Tobie Blanchard, Kruse, John
News Release Distributed 08/10/11
Louisiana corn farmers are wrapping up a difficult year. Dry conditions throughout most of the growing season put stress on the crop.
Conditions have been ideal for harvest, said LSU AgCenter feed grain specialist John Kruse. The harvest has been mixed with good yields on irrigated corn and average to poor yields on dryland corn.
“Most growers in the state are still growing dryland corn. It’s economically and historically been the right thing to do,” Kruse said.
Ben Van Mol grows corn, soybeans and cotton in Rapides Parish. He is harvesting his 1,600 acres of corn and has seen a significant increase in yields on his irrigated land.
“This was the first year we irrigated corn, and we’ve seen 60 to 70 bushels (per acre) higher in irrigated, and it’s definitely paid for itself,” Van Mol said.
Yields on his dryland corn are a little disappointing but better than many other farmers are reporting, Van Mol said.
“Given the conditions that we received earlier in the year, you can’t really complain,” he said. “A lot of farmers had a lot lower yields than what we’re seeing.”
Market prices for corn continue to be above average, according to Kruse.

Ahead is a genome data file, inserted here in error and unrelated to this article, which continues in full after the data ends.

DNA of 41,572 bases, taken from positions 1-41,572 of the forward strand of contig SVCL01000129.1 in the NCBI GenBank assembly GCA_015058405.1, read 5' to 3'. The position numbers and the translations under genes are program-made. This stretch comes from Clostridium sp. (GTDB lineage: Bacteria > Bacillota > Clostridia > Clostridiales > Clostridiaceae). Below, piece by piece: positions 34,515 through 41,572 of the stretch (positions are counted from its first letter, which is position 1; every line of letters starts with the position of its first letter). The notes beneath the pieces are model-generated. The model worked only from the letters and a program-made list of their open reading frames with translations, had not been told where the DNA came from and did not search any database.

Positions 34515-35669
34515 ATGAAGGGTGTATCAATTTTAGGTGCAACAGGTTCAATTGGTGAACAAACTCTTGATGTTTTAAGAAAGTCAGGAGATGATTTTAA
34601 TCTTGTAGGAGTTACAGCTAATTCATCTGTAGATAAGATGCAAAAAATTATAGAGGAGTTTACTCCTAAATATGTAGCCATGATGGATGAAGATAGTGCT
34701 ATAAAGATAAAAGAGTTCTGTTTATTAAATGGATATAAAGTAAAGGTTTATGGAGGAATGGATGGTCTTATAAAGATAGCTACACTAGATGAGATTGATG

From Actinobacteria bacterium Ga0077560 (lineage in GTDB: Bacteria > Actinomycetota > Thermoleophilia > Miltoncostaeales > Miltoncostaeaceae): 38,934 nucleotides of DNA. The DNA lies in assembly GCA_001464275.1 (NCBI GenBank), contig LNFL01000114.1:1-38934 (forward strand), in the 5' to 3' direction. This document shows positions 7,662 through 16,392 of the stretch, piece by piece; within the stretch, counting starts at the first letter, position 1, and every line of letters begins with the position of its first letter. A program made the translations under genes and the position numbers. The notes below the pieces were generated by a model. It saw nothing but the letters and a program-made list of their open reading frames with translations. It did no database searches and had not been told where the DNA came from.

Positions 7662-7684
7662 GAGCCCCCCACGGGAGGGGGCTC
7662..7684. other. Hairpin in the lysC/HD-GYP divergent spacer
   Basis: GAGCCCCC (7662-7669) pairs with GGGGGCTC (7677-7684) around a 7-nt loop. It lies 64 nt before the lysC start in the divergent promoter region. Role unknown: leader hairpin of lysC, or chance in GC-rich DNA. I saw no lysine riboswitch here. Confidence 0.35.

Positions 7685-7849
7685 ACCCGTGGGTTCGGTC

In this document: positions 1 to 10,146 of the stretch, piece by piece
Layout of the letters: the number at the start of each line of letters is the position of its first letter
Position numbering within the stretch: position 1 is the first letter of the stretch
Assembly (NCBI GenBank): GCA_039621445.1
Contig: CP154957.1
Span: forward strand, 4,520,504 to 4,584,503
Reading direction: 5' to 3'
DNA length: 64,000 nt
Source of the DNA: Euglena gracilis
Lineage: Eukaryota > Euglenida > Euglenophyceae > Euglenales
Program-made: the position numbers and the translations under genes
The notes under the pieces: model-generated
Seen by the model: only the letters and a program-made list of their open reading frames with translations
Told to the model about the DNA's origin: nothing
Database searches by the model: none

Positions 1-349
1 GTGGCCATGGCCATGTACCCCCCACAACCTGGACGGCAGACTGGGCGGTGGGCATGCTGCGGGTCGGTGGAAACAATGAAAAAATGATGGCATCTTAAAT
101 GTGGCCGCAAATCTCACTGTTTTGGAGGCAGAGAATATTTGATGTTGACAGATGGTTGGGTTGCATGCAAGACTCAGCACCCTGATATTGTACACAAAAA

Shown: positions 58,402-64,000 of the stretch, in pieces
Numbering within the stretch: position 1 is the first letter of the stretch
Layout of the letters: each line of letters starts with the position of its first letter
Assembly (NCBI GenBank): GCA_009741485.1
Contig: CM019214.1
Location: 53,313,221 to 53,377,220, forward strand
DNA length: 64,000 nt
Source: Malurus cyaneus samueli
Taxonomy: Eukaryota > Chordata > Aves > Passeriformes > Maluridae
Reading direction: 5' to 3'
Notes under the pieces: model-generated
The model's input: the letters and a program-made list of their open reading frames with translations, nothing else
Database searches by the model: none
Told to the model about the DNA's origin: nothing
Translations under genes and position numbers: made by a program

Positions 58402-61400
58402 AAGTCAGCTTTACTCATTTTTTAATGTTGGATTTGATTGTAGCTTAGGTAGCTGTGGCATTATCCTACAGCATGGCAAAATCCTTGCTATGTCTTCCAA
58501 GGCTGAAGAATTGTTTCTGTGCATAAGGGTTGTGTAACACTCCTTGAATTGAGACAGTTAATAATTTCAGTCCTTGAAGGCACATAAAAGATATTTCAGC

“We’re looking at fluctuations in the market like we always do, but I think producers have been able to lock in somewhere around the six-to-seven-dollars-a-bushel range,” Kruse said.
Dry weather has helped keep most disease and pests problems from popping up in the crop, he said. Even incidences of aflatoxin, a fungal infection that favors drought-stressed corn, have been light.
“There have been a few minor cases, but fortunately it hasn’t been over a wide area or large acreage,” Kruse said.
Louisiana farmers planted around 570,000 acres of corn this year, which is up from last year. Some acres were lost to flooding from the opening of the Morganza Spillway; others were lost to drought.Tobie Blanchard
The LSU AgCenter and the LSU College of Agriculture